Prominent famine experts, like Justin Lin Yifu, now the chief economist at the World Bank, have excused Mao, arguing that, unlike Stalin, he wasn’t a monster who did this deliberately or knowingly. Instead, the deaths were the result of mismanagement; peasants should have had the right to leave the communes voluntarily but the plan was basically a great idea. Even the great American sinologist Professor John King Fairbanks considered that Mao’s greatest achievement had been to improve the lot of the Chinese peasantry.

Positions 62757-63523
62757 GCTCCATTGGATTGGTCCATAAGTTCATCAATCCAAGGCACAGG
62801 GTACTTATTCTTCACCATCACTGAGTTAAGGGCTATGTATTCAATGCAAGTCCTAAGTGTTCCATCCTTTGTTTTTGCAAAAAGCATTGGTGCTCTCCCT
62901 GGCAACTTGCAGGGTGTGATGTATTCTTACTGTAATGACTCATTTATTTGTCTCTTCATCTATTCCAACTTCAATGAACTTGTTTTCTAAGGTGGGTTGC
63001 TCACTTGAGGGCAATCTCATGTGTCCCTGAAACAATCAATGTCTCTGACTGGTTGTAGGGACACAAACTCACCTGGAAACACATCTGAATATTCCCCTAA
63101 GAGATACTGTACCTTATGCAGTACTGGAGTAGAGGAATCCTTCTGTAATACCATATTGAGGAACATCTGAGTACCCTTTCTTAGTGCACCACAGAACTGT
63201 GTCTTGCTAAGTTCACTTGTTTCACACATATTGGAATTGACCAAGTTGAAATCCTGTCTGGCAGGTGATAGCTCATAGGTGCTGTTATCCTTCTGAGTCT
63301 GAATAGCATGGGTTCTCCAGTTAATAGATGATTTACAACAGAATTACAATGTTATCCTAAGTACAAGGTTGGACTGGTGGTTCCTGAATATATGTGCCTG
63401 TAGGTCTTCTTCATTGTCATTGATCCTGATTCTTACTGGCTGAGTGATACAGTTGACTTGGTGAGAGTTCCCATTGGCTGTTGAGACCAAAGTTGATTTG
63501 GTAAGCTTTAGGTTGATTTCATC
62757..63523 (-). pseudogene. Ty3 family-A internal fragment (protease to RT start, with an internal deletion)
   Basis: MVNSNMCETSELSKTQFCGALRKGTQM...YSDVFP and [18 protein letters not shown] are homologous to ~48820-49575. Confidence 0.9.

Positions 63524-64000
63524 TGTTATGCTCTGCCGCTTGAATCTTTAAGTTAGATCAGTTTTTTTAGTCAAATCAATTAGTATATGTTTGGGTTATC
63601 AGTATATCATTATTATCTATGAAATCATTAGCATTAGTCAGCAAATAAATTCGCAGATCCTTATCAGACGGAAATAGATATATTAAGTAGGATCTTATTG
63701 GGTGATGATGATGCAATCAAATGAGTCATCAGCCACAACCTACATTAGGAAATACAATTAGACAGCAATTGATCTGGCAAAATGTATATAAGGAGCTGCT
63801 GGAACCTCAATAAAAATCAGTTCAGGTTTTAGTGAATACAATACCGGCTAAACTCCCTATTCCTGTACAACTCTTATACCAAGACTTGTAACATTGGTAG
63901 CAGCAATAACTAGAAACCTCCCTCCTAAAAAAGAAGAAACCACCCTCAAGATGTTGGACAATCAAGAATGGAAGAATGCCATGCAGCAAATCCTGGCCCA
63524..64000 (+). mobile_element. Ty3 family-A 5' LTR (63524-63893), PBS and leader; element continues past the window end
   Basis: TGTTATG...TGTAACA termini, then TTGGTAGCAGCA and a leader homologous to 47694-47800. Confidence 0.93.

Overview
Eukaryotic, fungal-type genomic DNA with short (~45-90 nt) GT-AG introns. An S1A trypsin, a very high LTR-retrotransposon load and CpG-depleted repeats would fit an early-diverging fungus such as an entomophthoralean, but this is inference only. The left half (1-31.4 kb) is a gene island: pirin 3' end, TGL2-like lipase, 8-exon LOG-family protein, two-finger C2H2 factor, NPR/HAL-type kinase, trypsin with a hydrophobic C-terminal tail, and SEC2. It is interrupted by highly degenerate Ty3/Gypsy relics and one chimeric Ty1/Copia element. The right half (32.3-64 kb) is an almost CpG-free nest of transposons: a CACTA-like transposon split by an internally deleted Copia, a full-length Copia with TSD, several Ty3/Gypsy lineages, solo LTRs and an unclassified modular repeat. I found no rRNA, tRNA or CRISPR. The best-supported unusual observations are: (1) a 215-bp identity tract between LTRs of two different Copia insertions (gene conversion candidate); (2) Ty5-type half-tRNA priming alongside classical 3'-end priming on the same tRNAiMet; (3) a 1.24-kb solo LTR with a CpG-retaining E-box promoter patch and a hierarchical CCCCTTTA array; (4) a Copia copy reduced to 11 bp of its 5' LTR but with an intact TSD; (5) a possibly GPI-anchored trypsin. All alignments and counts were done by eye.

Jung Chang, whose family history Wild Swans sold 13 million copies around the world, says that when she wrote the book she did not know the famine’s real cause. She grew up in Sichuan province where some 10 million starved to death and her father was a senior Party official:

It was only during research on Mao: The Unknown Story that I came to realise that the fundamental cause for the tens of millions of deaths was that Mao was seizing food — which he knew his people were dependent on for survival — to export and pay for arms (particularly nuclear) industries.

The archive material gathered by Dikötter, now Professor of Humanities at the University of Hong Kong, confirms that far from being ignorant or misled about the famine, the Chinese leadership were kept informed about it all the time. And he exposes the extent of the violence used against the peasants: